23 May2014

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We normally steam apahap or local sea bass (it’s a relative of Australian barramundi btw) with some ginger, soy and sesame oil. It seems an ideal way to enjoy the creamy white flesh and mild flavor of the fish. But I recently wondered if frying the fish would yield palatable results.

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Gut and scale a 500gram or so apahap (serves 3-4 roughly) and season with some salt and pepper all over and inside the stomach cavity. Cut diagonal slits on the side of the fish for more even cooking. Lightly coat with flour or cornstarch and deep fry in vegetable oil (or lard) for a few minutes on each side until the skin is crisp, lightly golden yet the meat remains moist. I can’t tell you exactly how long this will take, but it’s perhaps 4-5 minutes per side, or even less for a thinner fish. Meanwhile, make a classic Pinoy sweet and sour sauce with tomatoes, ginger, onions, garlic, sweet bell peppers, vinegar, a touch of sugar, salt and pepper.

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Place the fish “swimming” upright on the platter if they balance that way, and spoon the sweet and sour (escabeche) sauce all around the fish. This serving method helps to preserve the crispiness of the skin and guests can take as much of the “sauce” as they like. My sauce in this version had way too many ingredients in it and not enough sauce, but you get the picture. Serve piping hot. This was incredibly delicious, almost identical to eating say a fried lapu-lapu or grouper or rock cod, which cost significantly more in the markets. For me, one of these fish and some steamed rice and nothing else would make a really hearty and satisfying lunch. Did I say serves 3-4 up top? Hmmm…

 

COMMENTS:

  1. Connie C says:

    After making the slits, Chinese cooks or chefs slide the cutting knife close to the backbone creating a flap up top ( near dorsal fins) leaving some flesh still attached to the backbone . The technic makes sure the thicker flesh cooks with the rest of the fish and gives a nice butterfly effect when positioned as you did in your photo.

    Got to have a nice fishpan and a lot of oil for this deep fry! Looks dalish!!!

    May 23, 2014 | 7:56 am

     
  2. Betchay says:

    Makes sense….I mean serving the fish upright to retain crispiness. Thanks for the tip!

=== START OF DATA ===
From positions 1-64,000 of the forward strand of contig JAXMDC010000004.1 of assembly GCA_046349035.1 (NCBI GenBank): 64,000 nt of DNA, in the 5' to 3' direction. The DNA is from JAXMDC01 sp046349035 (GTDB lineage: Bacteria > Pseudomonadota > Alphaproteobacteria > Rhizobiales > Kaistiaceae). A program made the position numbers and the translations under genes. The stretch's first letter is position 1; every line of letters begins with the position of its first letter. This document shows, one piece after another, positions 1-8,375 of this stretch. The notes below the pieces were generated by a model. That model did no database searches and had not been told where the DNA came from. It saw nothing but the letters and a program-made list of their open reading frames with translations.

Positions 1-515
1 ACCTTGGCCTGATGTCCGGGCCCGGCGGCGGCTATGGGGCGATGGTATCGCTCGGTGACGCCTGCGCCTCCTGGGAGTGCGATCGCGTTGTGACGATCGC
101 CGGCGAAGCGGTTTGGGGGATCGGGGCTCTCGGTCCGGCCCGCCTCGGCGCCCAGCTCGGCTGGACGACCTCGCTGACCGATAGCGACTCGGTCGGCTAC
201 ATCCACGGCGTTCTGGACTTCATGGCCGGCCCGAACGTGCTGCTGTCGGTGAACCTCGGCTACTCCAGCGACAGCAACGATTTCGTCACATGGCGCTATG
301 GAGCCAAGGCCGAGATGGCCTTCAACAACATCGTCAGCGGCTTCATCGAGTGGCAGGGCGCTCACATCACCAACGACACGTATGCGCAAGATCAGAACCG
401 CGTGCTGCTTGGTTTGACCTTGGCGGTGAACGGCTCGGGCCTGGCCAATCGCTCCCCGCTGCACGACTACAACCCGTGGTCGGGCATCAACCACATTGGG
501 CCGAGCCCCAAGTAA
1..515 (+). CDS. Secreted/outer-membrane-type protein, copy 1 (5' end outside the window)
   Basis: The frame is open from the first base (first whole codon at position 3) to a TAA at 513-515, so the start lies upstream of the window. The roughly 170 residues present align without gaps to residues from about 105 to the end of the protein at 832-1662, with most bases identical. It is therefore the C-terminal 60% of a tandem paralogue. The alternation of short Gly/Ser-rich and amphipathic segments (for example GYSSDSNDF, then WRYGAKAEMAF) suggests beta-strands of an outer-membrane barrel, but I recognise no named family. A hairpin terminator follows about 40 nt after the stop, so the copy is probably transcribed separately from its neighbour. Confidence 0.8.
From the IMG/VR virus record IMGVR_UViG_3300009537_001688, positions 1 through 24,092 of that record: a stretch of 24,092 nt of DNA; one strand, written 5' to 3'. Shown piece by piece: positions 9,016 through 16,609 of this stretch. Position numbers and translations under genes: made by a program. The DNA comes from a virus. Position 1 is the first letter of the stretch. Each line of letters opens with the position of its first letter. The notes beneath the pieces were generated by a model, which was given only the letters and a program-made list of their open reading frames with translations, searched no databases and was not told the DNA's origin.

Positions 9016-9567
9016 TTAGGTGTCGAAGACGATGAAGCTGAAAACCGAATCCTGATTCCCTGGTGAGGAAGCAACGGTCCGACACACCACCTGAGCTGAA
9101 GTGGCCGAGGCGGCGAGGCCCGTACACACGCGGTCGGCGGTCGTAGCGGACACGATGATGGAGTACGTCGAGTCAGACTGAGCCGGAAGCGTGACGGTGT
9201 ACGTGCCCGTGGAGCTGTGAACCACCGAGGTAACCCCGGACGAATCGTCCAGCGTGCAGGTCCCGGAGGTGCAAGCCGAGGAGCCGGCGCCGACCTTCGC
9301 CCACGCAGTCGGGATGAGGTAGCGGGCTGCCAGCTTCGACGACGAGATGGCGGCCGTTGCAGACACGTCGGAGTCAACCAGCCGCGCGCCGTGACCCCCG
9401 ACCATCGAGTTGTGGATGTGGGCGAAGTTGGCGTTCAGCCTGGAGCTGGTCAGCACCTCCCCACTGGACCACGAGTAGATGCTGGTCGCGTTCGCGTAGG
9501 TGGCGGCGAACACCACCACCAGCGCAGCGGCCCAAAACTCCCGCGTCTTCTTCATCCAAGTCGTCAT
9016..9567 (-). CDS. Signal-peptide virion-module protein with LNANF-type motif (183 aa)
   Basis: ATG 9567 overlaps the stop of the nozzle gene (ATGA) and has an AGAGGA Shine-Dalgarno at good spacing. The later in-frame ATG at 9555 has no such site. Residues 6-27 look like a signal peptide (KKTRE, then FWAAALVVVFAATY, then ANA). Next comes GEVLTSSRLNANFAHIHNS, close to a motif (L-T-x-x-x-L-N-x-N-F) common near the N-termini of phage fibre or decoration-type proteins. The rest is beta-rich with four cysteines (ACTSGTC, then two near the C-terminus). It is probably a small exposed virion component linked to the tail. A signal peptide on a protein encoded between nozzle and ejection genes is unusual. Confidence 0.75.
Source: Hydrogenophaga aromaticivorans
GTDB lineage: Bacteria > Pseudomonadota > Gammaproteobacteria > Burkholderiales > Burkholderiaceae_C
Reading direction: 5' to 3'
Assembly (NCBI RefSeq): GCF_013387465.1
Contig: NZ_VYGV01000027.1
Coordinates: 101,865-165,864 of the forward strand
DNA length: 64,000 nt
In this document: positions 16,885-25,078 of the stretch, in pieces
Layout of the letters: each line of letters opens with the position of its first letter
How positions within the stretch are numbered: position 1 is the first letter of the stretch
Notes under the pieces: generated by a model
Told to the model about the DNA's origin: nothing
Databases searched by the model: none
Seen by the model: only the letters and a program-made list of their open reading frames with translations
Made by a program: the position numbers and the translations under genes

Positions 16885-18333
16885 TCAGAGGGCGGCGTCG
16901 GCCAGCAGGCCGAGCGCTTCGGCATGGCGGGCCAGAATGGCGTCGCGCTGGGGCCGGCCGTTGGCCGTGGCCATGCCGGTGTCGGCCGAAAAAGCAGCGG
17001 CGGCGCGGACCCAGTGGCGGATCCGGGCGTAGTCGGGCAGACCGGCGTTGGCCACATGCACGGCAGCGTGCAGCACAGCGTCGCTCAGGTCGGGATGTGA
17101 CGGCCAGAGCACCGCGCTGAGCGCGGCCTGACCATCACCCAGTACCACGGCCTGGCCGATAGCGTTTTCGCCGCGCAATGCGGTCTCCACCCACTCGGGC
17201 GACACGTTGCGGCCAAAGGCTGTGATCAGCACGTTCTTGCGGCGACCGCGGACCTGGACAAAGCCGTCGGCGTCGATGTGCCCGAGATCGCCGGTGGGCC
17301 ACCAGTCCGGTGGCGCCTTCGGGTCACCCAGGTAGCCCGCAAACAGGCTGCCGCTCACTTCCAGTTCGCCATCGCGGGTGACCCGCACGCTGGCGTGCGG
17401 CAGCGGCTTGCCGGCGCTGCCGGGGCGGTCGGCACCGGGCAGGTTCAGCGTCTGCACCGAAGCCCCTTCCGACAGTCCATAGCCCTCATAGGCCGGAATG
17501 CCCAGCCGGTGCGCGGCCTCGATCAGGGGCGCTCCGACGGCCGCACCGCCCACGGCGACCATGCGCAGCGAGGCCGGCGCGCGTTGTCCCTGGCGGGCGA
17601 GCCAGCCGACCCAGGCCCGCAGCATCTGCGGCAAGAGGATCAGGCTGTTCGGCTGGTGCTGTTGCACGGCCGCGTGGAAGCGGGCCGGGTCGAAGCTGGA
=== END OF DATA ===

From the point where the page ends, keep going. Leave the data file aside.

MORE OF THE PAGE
May 23, 2014 | 8:31 am

     
  3. Footloose says:

    We have to reckon with three kinds of escabeche at home now: our simple Friday escabeche, the more elaborate Chinese sweet and sour fried whole fish similar to the subject of this post and the Jamaican king fish escoviche with lots and lots of onions, allspice berries and scotch bonnet. I love ‘em all.

    May 23, 2014 | 8:56 am

     
  4. may says:

    Yum! Escabeche is one fish recipe i love most, whether its escabecheng galungong, tilapia or lapu lapu. Thanks MM for the tip for a crispier escabeche.

    May 23, 2014 | 1:37 pm

     
  5. betty q. says:

    MM…at your restaurant, after making the diagonal slit, do the same on other end so you have the criss cross effect, coat it with egg white first and then dredge with cornstarch…if the fish is too long for the deep fryer, curl the tail end and deep fry upright. When done, the fish looks like it is swimming!

    May 23, 2014 | 3:05 pm

     
  6. Marketman says:

    Betty q, thanks for those tips… Will have to try them the next batch of experiments…

    May 23, 2014 | 5:04 pm

     
  7. Thel from Florida says:

    Wow, wow, wow–ang sarap niyan:)

    May 23, 2014 | 11:00 pm

     
  8. Stewart Sy says:

    We have barramundi available here in Vancouver, I even did their promo photos. The ones available here are farmed fish and unfortunately have a muddy flavor, not the most palatable.

    I’ll have to try this fish at your restaurant when I’m back in Cebu next year!

    S.

    May 24, 2014 | 2:53 am

     
  9. Marketman says:

    Stewart, these are farmed in General Santos or nearby location. Funny you should mention “muddy” as that was exactly my reaction several years ago when they were first introduced. Recently, however, the fish have been delicious. If I understand correctly, they are grown in brackish waters… Hence the potential muddiness.

    May 24, 2014 | 11:43 am

     
 

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